Eclipse LogoIn 1955, Orson Welles brought his distinctive character to Britain’s new ITV channel in 6 travelogues wherein he investigated people and places as iconoclastic and controversial as the famed filmmaker himself.  In Around the World with Orson Welles, he surveys the Basque country, attends the bullfights in Spain, converses with composer Anton Karas, and rubs elbows with Parisian artists and intellectuals, all while developing techniques for location reporting now commonplace in television journalism.  Also included is Christophe Cognet’s 2000 documentary The Dominici Affair, recounting and reconstructing the uncompleted seventh episode, “The Tragedy of Lurs”.  Around the World with Orson Welles is a missing link to Welles’ body of work, part film essay, part home movie, and is a fascinating portrait of Welles and Europe in the 1950s.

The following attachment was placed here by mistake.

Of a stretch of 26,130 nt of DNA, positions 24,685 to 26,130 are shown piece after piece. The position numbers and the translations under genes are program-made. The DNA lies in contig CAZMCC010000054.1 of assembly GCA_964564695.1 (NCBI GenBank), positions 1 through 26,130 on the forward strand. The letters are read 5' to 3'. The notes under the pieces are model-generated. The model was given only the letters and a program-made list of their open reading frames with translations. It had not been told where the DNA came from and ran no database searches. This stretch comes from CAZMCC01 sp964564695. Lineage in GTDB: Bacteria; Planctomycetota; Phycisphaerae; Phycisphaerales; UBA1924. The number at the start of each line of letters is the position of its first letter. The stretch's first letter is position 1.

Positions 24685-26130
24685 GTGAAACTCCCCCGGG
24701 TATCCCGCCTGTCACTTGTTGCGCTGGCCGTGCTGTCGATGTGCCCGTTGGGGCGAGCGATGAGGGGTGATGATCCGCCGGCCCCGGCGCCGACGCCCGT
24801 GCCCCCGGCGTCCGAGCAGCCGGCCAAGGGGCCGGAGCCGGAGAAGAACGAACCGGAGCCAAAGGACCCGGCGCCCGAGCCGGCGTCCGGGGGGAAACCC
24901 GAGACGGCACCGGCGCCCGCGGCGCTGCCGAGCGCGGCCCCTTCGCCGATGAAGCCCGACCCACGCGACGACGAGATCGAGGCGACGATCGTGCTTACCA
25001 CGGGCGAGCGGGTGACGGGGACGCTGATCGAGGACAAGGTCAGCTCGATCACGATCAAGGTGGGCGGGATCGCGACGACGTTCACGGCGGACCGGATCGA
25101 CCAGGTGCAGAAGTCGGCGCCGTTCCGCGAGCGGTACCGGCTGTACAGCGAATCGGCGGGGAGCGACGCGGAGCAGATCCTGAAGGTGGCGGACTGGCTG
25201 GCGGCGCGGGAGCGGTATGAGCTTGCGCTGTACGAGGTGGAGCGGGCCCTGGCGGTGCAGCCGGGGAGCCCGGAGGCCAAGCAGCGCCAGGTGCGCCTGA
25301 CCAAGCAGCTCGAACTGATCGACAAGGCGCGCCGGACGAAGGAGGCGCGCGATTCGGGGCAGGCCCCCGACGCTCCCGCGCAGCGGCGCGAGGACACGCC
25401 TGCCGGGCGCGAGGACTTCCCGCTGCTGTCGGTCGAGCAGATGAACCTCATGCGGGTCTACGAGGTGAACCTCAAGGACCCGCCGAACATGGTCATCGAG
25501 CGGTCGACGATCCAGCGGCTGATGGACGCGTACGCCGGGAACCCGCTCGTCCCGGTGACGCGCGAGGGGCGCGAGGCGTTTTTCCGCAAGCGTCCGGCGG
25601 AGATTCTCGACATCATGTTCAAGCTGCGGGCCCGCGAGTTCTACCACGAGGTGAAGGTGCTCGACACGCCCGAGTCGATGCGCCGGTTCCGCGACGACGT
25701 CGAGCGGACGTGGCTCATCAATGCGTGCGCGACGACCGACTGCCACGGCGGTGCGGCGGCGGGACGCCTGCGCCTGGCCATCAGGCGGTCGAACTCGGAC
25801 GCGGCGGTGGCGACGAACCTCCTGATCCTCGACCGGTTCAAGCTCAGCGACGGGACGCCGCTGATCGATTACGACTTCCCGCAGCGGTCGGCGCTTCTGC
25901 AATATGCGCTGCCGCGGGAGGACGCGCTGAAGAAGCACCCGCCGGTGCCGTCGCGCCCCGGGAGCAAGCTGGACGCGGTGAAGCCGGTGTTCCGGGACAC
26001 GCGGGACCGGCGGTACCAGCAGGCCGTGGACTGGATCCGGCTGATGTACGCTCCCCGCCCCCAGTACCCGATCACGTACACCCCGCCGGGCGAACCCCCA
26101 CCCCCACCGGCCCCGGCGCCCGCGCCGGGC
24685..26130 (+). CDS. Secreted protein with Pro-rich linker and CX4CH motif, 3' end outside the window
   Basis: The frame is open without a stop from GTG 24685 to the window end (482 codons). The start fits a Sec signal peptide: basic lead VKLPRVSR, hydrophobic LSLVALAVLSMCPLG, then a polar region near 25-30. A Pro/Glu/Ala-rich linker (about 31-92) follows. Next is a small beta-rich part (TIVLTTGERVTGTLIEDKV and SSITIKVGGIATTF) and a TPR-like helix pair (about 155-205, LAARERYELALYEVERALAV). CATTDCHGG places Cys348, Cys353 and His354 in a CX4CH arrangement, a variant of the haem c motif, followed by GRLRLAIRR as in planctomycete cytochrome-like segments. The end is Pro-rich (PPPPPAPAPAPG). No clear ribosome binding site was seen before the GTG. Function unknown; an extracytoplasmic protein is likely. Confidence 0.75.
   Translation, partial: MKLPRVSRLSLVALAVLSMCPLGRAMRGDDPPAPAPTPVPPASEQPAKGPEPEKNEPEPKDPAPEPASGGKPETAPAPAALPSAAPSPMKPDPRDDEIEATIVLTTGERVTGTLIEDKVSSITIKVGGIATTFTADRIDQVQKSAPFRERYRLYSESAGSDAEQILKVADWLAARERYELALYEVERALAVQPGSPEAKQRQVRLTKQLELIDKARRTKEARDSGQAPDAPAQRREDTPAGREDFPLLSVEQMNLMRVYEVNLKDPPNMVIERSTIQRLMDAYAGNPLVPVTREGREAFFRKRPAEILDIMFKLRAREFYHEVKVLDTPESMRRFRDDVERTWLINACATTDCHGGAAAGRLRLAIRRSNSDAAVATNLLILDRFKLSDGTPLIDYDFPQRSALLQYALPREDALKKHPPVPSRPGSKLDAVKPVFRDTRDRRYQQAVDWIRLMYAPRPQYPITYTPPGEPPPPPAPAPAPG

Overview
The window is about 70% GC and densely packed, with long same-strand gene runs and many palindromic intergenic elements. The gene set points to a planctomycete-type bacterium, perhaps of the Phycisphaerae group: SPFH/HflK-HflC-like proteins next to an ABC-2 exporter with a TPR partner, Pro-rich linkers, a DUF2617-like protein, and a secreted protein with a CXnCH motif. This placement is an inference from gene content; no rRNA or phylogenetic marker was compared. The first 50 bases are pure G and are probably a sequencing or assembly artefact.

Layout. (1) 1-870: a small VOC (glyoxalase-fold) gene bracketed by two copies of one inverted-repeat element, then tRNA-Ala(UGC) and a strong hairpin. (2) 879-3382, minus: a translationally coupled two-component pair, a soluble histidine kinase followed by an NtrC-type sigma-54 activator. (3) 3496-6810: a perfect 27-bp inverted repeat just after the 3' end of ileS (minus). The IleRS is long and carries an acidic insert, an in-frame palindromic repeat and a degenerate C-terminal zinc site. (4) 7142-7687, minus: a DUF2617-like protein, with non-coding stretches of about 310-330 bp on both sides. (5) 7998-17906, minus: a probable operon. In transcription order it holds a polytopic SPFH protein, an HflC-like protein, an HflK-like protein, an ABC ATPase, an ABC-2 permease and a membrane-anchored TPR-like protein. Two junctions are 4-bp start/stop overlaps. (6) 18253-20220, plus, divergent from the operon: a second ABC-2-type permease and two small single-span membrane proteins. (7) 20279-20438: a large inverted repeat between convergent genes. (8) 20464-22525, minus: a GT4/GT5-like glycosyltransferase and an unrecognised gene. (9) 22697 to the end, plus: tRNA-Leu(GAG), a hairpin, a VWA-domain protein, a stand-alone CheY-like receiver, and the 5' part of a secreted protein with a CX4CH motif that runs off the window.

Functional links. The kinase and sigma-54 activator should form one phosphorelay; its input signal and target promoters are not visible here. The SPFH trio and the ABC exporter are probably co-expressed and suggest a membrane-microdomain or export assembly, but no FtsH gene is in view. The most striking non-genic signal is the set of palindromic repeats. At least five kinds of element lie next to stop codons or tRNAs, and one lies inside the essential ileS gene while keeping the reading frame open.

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A Big Man on the Small Screen – The Televised Orson Welles

Eclipse is a selection of lost, forgotten, or overshadowed classics in simple, affordable editions.  Each series is a brief cinematheque retrospective for the adventurous home viewer.

Eclipse LogoWhile most appreciated for his film, theater, and radio work, Orson Welles also pursued his artistic visions on the small screen.  More often than not, his efforts struggled to achieve public broadcast, yet they remain a source of fascination, providing our clearest, most direct access to Welles as a storyteller, a traveler, and an individual.  These programs place the famed artist at their foreground and compel attention by the sheer force of Welles’ magnetic onscreen charisma.  The Kenosha Kid now returns to the small screen, in some cases for the first time, with this retrospective on his televisual creations, obediently yours.

Orson Welles’ Sketch Book

In six 15-minute episodes recorded for the BBC, Welles shares his personal artwork and uses them as inspiration for his stories, recollections, and editorials, creating an intimate and conversational rapport by directly addressing his audience.